When the bassist and guitarist for Sigur Ros took the stage Thursday night at the sold-out Orpheum Theatre in Minneapolis, they each looked 12 feet tall.
I wasn’t tripping yet because the music hadn’t started. So I’m guessing it was an illusion, what with the video screens in effect lowering the apparent height of the stage.
Illusion is one of the things that makes Sigur Ros so mesmerizing.
There are clearly more sounds than a guitarist, bassist and drummer/keyboardist are making. There is a dizzyingly hypnotic array of visuals depicted on video walls that surround three sides of the stage – water rippling, a series of red matrices, blinding lasers, stylized fireworks, floating geometrics, etc. And the three musicians are somewhere amid the thick stage fog and hazy lights.
The lyrics, the few that there are, are an illusion, too. This Icelandic band sings in Hopelandic, a constructured language, without semantic meaning but with Icelandic phonology. In other words, it sounds Icelandic but it’s not. Hence, it’s all about the feeling that lead singer/guitarist Jonsi puts into the performance.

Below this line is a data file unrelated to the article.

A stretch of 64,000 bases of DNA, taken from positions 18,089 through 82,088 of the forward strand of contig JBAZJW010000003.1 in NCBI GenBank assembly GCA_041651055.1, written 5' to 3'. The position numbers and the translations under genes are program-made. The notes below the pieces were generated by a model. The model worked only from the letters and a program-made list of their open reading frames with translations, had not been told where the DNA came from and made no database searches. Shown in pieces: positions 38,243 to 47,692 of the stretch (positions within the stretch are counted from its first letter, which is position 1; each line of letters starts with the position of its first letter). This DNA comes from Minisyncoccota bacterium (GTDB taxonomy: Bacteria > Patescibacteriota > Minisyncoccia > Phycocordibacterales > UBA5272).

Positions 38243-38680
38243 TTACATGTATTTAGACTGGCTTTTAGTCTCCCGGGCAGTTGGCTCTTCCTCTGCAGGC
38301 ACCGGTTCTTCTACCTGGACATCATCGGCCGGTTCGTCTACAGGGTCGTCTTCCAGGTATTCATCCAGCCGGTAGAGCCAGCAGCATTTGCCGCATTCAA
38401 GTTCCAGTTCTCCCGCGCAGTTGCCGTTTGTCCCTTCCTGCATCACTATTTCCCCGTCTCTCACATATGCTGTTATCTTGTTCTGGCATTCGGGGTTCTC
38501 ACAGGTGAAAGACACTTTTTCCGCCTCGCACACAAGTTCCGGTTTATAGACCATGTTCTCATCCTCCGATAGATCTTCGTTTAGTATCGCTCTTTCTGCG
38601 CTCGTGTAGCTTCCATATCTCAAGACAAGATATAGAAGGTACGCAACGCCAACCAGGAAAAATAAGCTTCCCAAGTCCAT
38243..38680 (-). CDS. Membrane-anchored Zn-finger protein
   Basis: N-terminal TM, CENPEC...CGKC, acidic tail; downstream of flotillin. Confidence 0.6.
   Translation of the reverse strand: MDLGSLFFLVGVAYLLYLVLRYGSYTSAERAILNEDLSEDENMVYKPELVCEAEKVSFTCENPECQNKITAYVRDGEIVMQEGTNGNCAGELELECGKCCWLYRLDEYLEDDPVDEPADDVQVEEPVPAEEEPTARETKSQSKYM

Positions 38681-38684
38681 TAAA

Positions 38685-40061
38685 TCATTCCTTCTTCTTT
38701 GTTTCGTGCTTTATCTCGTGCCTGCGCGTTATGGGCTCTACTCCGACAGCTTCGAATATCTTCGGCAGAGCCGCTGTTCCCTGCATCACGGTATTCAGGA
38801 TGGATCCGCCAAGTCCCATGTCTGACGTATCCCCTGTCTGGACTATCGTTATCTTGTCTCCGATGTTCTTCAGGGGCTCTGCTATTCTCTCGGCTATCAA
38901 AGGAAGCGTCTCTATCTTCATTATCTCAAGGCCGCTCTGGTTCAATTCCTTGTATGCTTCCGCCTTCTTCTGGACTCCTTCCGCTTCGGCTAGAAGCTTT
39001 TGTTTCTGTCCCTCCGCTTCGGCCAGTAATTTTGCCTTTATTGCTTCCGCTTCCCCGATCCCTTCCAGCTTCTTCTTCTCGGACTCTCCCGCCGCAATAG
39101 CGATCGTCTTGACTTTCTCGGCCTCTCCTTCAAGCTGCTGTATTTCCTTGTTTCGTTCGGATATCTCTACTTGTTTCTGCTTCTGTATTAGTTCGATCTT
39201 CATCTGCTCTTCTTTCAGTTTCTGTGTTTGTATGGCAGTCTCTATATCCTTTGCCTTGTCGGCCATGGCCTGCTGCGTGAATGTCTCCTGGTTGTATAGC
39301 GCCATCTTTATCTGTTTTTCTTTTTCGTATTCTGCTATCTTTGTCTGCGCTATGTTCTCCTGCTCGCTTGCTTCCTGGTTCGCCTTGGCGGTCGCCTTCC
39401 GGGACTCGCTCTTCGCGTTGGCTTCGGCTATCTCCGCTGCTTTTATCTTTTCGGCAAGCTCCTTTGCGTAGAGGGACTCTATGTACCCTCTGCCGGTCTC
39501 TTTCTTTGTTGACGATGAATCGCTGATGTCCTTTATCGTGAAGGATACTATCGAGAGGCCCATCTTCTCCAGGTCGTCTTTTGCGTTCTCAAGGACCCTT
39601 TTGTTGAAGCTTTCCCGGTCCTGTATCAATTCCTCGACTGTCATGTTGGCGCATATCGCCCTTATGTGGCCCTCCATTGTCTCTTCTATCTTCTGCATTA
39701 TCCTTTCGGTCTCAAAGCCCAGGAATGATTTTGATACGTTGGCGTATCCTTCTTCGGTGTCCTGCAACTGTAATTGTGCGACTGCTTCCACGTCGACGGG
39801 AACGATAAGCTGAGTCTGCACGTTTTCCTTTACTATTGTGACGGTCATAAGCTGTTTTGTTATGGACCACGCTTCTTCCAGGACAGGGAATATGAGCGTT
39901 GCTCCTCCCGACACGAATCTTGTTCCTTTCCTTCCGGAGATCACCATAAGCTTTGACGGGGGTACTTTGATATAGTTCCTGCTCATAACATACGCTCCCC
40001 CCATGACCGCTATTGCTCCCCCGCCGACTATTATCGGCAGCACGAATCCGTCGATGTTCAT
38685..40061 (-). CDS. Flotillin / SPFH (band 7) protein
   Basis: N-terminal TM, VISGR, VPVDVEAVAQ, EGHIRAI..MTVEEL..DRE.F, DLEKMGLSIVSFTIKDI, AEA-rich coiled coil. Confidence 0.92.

Jonsi has a fascinatingly alluring voice; imagine a squeal with a falsetto that’s on pitch and passionate. OK, it’s manipulated through technology. An illusion, once again.
As a guitarist, he favors using a bow, much like Led Zeppelin’s Jimmy Page, with lots of special effects. In fact, a Sigur Ros show feels like multiple special effects that have a special affect on listeners.
Thursday’s first set was more meditative, with a quiet intensity to the droning minimalism. The second set featured harder, almost industrial sounds but they were never harsh and you certainly didn’t need earplugs. During "Staralfur," it felt like you were inside an old-school video game with explosions happening all around you.
At the beginning of the second set, with the three musicians – Jonsi, bassist Georg Holm and keyboardist Orri Pall Dyrason – performing behind a LED video wall, it almost looked as if they were standing elsewhere and only appearing on the screen. A grand illusion.
Thursday’s two-hour Sigur Ros concert was trippier than a Pink Floyd show. At least for my money. No need to have to interpret what “Comfortably Numb” and “Shine On You Crazy Diamond” mean. I’d prefer the dark side of Jonsi any time.